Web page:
Public Spending Management and Macroeconomic Interdependence
This paper studies, in the context of a New Open Economy Macroeconomics (NOEM) model, the effects of "public competition policies" aimed at improving the efficiency of public spending. Such measures are modeled as an increase in the price elasticity of public consumption. The paper finds that public competition policies significantly affect macroeconomic interdependence across countries. Following a domestic fiscal expansion, an higher public price elasticity increases the substitutability between goods purchased by the domestic and the foreign governments. The same exchange rate variation can therefore sustain larger shifts in relative demand for goods. The expenditure-switching effect is magnified, implying a larger change in relative output. In welfare terms, countries with a larger government sector have an incentive to promote public competition policies.
|Date of creation:||01 Jun 2004|
|Contact details of provider:|| Postal: International Monetary Fund, Washington, DC USA|
Phone: (202) 623-7000
Fax: (202) 623-4661
Web page: http://www.imf.org/external/pubind.htm
More information through EDIRC
|Order Information:||Web: http://www.imf.org/external/pubs/pubs/ord_info.htm|
References listed on IDEAS
Please report citation or reference errors to , or , if you are the registered author of the cited work, log in to your RePEc Author Service profile, click on "citations" and make appropriate adjustments.:
- Rotemberg, Julio J & Woodford, Michael, 1992.
"Oligopolistic Pricing and the Effects of Aggregate Demand on Economic Activity,"
Journal of Political Economy,
University of Chicago Press, vol. 100(6), pages 1153-1207, December.
- Julio J. Rotemberg & Michael Woodford, 1989. "Oligopolistic Pricing and the Effects of Aggregate Demand on Economic Activity," NBER Working Papers 3206, National Bureau of Economic Research, Inc.
- Jordi Galí, 1993.
"Monopolistic competition, business cycles and the composition of aggregate demand,"
Economics Working Papers
45, Department of Economics and Business, Universitat Pompeu Fabra.
- Gali Jordi, 1994. "Monopolistic Competition, Business Cycles, and the Composition of Aggregate Demand," Journal of Economic Theory, Elsevier, vol. 63(1), pages 73-96, June.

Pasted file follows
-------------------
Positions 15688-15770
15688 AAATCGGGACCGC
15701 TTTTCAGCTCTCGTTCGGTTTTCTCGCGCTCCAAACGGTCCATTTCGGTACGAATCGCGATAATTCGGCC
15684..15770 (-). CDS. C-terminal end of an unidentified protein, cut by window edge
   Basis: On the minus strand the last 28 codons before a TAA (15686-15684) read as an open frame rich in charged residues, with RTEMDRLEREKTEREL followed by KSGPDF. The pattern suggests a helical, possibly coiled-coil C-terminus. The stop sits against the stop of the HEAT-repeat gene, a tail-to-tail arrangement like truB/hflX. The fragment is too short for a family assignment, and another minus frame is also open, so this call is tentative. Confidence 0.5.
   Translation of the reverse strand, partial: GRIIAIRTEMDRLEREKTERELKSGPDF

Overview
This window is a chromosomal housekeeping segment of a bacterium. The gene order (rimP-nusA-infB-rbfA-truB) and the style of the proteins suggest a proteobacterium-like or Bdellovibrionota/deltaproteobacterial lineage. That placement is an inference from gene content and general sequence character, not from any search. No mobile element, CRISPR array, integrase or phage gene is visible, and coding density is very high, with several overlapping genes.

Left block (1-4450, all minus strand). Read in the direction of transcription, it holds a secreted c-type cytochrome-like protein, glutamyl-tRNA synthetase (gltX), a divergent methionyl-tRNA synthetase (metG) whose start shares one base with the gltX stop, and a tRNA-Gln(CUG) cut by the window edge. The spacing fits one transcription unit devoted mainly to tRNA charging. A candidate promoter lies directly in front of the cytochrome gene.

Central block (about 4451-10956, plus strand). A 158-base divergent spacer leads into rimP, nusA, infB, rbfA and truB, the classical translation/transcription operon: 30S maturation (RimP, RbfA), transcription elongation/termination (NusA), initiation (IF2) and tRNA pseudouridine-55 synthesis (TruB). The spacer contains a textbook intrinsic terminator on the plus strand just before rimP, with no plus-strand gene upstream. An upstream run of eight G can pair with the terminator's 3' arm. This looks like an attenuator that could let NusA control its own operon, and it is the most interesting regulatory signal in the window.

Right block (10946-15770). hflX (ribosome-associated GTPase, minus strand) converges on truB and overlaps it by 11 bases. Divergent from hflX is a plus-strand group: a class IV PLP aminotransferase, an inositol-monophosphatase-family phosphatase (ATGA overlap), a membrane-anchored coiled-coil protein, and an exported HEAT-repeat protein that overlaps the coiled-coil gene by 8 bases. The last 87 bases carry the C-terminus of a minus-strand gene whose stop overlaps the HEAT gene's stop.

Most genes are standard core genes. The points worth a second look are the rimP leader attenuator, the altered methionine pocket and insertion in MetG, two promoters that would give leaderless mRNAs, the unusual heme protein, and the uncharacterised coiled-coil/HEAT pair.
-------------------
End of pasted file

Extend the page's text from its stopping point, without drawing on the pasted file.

- Gali, J., 1991. "Monopolistic Competition, Business Cycles and the Composition of Aggregate Demand," Papers 92-03, Columbia - Graduate School of Business.
- Ganelli, G., 2000.
"Useful Government Spending, Direct Crowding Out and Fiscal Policy Interdependence,"
The Warwick Economics Research Paper Series (TWERPS)
547, University of Warwick, Department of Economics.
- Ganelli, Giovanni, 2003. "Useful government spending, direct crowding-out and fiscal policy interdependence," Journal of International Money and Finance, Elsevier, vol. 22(1), pages 87-103, February.
- Sutherland, Alan, 1996. " Financial Market Integration and Macroeconomic Volatility," Scandinavian Journal of Economics, Wiley Blackwell, vol. 98(4), pages 521-539, December.
- Blanchard, Olivier Jean & Kiyotaki, Nobuhiro, 1987. "Monopolistic Competition and the Effects of Aggregate Demand," American Economic Review, American Economic Association, vol. 77(4), pages 647-666, September.
When requesting a correction, please mention this item's handle: RePEc:imf:imfwpa:04/102. See general information about how to correct material in RePEc.
For technical questions regarding this item, or to correct its authors, title, abstract, bibliographic or download information, contact: (Jim Beardow)or (Hassan Zaidi)
If you have authored this item and are not yet registered with RePEc, we encourage you to do it here. This allows to link your profile to this item. It also allows you to accept potential citations to this item that we are uncertain about.
If references are entirely missing, you can add them using this form.
If the full references list an item that is present in RePEc, but the system did not link to it, you can help with this form.
If you know of missing items citing this one, you can help us creating those links by adding the relevant references in the same way as above, for each refering item. If you are a registered author of this item, you may also want to check the "citations" tab in your profile, as there may be some citations waiting for confirmation.
Please note that corrections may take a couple of weeks to filter through the various RePEc services.